Archive for the ‘Los Angeles Dodgers’ Category

MLB: NLCS-Los Angeles Dodgers at St. Louis Cardinals

Update! Right on cue, the Dodgers and Clayton Kershaw agreed to a seven-year, $215 million contract extension with an opt-out option after five years – the highest annual average value contract in baseball history.

It doesn’t matter how much money your cable deal is worth or how much equity your billion dollar franchise earns each year – $300 million is a lot of money. For one baseball player, that is an unbelievable amount of money on one contract.

If that contract stretches into the range of ten or twelve years, it is understandable if even the gun slingingest general manager blanches at the thought. For a pitcher? Heart attack territory.

The Los Angeles Dodgers are in the eye of the storm right now. They have the money and they have the desire and, most importantly, they have the player. The Dodgers stand poised to ink Clayton Kershaw to a record-setting deal – a deal that could smash previously held standards for dollar amounts, term, everything. As easy as it might be to question the wisdom of a such a contract given orthodox thinking on the volatile nature of pitchers, one niggling thought stays in the back of my mind: if Clayton Kershaw isn’t good enough to throw conventional wisdom out the window, then who is?

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MLB: Philadelphia Phillies at Los Angeles Dodgers

The 30-for-30 doc “Broke” offers a telling look inside the spiral that lands highly-paid athletes in bankruptcy mere months after their careers end and the paychecks stop. More than anything, it is the inability to make lifestyle adjustments that seems to trip these jocks up the most.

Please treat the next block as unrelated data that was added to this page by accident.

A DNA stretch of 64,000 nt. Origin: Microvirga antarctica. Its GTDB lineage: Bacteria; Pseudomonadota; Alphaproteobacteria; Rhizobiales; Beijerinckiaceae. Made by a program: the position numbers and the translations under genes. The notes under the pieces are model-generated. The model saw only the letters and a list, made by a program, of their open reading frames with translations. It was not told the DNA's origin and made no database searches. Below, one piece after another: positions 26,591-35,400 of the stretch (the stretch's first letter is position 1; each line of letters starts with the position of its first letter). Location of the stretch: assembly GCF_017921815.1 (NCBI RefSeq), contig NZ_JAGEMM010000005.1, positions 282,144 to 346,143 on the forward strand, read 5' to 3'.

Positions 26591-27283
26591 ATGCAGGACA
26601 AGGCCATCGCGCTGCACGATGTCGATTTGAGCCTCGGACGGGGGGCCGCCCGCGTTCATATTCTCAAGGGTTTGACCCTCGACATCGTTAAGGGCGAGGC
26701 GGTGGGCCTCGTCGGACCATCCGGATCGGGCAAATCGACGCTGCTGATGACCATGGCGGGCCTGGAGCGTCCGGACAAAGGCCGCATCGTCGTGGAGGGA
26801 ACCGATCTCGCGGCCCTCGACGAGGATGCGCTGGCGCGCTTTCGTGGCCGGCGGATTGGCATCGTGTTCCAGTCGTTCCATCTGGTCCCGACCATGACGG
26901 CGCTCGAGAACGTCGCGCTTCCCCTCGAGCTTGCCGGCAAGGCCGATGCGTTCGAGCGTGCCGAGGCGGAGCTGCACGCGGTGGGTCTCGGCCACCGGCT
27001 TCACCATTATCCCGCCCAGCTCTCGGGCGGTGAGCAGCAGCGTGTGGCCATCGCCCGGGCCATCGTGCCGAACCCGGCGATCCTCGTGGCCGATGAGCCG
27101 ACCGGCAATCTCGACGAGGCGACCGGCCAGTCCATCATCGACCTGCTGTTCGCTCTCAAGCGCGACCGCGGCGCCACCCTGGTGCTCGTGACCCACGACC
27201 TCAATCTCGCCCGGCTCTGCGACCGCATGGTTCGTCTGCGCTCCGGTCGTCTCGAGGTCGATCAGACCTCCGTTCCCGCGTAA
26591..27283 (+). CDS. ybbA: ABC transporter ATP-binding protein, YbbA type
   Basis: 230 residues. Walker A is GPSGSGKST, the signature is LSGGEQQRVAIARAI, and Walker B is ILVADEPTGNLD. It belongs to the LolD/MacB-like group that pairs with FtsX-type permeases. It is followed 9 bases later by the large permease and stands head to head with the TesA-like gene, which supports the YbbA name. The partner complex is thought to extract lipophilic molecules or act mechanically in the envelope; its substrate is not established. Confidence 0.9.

Spending is easy. When the money flows in so freely, why not just throw more money at your problems? It’s the perfect solution!

The Dodgers had a great season in 2013, though it started slowly. A lightning bolt by the name of Puig shocked the Dodgers back to life (though his arrival in the big leagues coincided nicely with Zack Greinke rounding into form after missing a month with a collarbone injury) and they rode high into the playoffs, eventually falling to the St. Louis Cardinals in the NLCS.

Though they didn’t achieve the ultimate goal, the season was a good one for LA. Well positioned as they might be in the NL West, their roster is not without question marks. Sure, they have too many outfielders right now, but is this is a blessing or a curse? The outfield situation is quite the opposite of the conundrum on the infield, where the talent is abundant but razor thin.

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Los Angeles Dodgers v Oakland Athletics

One name consistently flying around in trade rumors is that of Matt Kemp. So frequent is his name popping up in trade coverage that his agent, former big leaguer Dave Stewart, says he “expects” the Dodgers outfielder to be moved.

The Dodgers current roster features too many outfielders and not enough places to play them. Not only are there too many fielders, there are too many dollars tied up in that overcrowded outfield. After taking on the expensive contract of Carl Crawford and the explosive debut of Yasiel Puig, the Dodgers “old guard” suddenly counted two bodies for one spot.